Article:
India’s investment policy adjustment, Xiaomi OPPO small loan service plan disrupted

India’s tighter scrutiny of foreign investment has disrupted financial services plans for several Chinese smartphone makers seeking a bigger share of India’s highly competitive financial services market, not just selling hardware in the country,media reported.

India's investment policy adjustment, Xiaomi OPPO small loan service plan disrupted

Xiaomi and OPPO have more than 100m smartphone users in India, but without so-called “shadow banking” licences, they cannot lend directly to consumers and can only work with Indian financial firms to fund services on their platforms.

In December 2019, Xiaomi launched miCredit, an online lending service in India that connects users with Indian lenders to help them access microfinance. By the end of 2019, its platform had issued $16.5 million in loans. OPPO launched a similar financial service OPPO Kash in March.

However, the Chinese handset brands are keen to build their own non-bank financial firms, which will allow them to sell financial products directly to their smartphone user base, helping to boost profitability, according to people familiar with the matter.

“India is a very important financial services market and changing the rules will have a dampening effect in this area, ” says one industry executive familiar with Xiaomi’s financial services plans. This is because India’s new foreign direct investment (FDI) rules have added new challenges to the approval process, which has been criticised for its cumbersome and lack of transparency.

Since the near collapse of a large bank in 2018, the RBI has been cautious about approving such applications and may now be more stringent. In April, India said it would monitor foreign direct investment from companies in neighbouring countries, widely seen as preventing Chinese companies from taking stakes in troubled local companies during the New Crown outbreak.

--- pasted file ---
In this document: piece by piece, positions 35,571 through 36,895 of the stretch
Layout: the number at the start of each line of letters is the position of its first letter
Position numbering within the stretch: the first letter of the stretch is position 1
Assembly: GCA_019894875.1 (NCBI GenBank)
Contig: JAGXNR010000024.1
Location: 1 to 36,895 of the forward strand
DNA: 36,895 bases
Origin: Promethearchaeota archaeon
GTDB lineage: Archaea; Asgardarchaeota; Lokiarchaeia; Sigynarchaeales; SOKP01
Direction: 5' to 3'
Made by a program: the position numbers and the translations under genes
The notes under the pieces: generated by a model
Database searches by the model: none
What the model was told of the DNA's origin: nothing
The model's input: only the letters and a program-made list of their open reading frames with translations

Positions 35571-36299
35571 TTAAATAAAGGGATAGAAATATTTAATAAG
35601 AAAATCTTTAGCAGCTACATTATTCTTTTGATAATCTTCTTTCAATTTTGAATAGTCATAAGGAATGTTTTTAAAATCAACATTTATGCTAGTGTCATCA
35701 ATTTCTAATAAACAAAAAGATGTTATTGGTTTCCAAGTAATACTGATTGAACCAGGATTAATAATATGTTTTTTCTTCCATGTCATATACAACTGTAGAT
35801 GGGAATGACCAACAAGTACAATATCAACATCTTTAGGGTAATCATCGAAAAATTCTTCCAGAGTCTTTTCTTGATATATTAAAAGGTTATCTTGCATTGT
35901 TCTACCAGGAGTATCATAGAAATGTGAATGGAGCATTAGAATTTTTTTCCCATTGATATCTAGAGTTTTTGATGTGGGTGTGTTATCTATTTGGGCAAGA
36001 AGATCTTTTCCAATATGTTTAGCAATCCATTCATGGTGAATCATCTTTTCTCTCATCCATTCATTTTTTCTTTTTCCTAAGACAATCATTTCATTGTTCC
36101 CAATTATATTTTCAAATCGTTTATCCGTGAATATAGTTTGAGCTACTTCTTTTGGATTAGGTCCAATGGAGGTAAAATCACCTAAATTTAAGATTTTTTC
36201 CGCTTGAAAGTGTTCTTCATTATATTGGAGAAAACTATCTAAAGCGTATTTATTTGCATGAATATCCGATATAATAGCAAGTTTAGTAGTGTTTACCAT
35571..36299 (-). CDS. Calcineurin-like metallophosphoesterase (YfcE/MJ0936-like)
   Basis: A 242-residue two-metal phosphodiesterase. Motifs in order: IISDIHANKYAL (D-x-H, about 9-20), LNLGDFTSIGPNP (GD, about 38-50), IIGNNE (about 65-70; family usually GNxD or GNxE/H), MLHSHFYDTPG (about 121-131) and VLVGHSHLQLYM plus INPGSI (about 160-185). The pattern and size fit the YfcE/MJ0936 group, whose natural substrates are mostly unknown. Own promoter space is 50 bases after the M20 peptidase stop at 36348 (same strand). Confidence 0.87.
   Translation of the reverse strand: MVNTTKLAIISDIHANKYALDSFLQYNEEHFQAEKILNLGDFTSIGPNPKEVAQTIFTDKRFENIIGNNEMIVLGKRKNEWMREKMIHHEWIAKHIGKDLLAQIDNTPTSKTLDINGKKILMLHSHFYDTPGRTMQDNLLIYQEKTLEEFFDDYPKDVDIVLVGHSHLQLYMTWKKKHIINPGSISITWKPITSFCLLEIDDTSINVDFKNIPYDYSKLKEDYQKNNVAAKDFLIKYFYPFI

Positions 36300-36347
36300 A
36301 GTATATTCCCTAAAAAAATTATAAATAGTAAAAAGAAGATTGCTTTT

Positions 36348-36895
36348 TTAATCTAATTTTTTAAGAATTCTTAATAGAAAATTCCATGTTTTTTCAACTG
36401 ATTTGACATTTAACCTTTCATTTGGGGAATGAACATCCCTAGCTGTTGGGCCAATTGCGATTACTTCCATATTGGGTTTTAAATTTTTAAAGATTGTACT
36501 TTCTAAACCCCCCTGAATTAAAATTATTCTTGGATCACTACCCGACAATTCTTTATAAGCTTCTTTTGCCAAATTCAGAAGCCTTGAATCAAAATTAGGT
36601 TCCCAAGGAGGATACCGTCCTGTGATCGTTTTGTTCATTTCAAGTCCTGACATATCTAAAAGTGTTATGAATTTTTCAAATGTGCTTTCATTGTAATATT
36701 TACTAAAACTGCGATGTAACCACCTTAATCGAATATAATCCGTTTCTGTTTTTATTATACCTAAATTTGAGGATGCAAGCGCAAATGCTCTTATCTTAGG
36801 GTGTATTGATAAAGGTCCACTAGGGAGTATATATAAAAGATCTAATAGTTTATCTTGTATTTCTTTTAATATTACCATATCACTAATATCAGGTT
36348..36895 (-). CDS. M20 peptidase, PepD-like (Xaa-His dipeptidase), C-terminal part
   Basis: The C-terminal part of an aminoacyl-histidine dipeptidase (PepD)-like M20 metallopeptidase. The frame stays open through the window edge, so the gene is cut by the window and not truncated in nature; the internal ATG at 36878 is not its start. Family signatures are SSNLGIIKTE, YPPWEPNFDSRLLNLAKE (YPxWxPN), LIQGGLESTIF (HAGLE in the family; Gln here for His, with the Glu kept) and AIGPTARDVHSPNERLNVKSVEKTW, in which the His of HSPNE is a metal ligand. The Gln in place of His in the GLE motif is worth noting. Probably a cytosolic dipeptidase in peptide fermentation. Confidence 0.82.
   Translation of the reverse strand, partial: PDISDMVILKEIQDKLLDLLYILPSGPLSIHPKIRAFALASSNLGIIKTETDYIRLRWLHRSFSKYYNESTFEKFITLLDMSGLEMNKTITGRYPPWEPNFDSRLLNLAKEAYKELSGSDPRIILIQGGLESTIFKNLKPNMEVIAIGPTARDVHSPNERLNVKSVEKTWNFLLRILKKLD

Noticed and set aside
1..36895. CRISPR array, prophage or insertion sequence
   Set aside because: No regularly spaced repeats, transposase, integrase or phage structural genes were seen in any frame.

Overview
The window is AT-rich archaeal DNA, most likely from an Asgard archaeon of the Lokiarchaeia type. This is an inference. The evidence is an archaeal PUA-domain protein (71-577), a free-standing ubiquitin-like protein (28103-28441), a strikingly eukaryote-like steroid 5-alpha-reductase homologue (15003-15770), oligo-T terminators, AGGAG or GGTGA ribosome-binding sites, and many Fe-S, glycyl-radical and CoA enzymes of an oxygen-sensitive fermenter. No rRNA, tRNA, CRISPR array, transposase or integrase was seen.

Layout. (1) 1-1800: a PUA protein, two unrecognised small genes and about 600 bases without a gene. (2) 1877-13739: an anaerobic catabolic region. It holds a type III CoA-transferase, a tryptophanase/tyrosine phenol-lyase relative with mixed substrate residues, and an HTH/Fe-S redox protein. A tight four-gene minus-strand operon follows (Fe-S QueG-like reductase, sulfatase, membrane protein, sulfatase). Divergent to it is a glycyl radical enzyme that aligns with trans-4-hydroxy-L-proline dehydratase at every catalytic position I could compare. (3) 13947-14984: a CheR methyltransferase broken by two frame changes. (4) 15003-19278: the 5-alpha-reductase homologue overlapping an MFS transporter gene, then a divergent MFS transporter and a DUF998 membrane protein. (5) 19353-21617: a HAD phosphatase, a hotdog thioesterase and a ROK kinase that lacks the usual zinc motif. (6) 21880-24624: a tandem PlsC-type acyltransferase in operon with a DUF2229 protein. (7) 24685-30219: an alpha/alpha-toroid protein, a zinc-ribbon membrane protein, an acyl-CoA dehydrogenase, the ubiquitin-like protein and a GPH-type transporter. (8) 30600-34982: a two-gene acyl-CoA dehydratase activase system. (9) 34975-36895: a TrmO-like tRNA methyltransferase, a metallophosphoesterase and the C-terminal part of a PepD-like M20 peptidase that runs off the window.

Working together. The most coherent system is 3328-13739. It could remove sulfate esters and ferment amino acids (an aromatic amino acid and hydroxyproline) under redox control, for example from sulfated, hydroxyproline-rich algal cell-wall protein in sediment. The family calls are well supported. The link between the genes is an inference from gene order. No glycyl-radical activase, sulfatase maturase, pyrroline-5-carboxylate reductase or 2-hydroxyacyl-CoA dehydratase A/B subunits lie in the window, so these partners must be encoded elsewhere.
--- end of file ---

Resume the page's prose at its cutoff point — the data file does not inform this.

Both Xiaomi and OPPO’s NBFC applications have waited about a year for approval by the RBI, the sources said. The policy comes as India’s smartphone shipments are likely to fall by 10 per cent this year as economic growth slows due to the new crown outbreak. Xiaomi and OPPO did not respond to requests for comment.

Potential investors can only seek approval from the RBI for “shadow banking” licences until more scrutiny of foreign direct investment is announced. Industry sources say it will now be a two-step process for companies from neighbouring countries, which could take longer to get approval.

Xiaomi is India’s largest smartphone brand and its biggest international market, according to Market Research. Xiaomi has a 30% market share in India, based on shipments.

Neil Shah, vice president of research at Counterpoint Research, said the NBFC would help increase revenue from other services by giving Xiaomi and OPPO access to user data and consumption patterns. Their smartphone sales are estimated to be only 1-2%.

“Chinese brands are sacrificing hardware margins to build a base of hundreds of millions of users who can monetize those user bases, ” Mr Shah explains. And India’s policy changes could delay their ambitions. “

In recent years, several companies have started operating in India as “shadow banks”, making it easier for them to lend to new customers in the credit ecosystem. PwC, a consultancy, estimates that India’s total credit needs are expected to be $1.41 trillion between 2021 and 2022.

Many companies have experienced regulatory setbacks in other Asian markets, while India remains highly profitable for Chinese manufacturers. Xiaomi’s financial sector, for example, had to close operations in Indonesia by the end of 2018 because of disagreements with regulators over the type of licence required.

Two industry sources said at least 30 applications for shadow bank operating licences backed by Chinese investors had now been submitted to the RBI. The RBI did not disclose such statistics and did not respond to requests for comment.

Santosh Pai, a partner at Link Legal, an Indian law firm, said he had been approached by dozens of Chinese investors in recent months to seek advice on an NBFC licence. “Given that the industry is being closely watched, some investors with poor records may not now consider entering the Indian NBFC market,” he said. “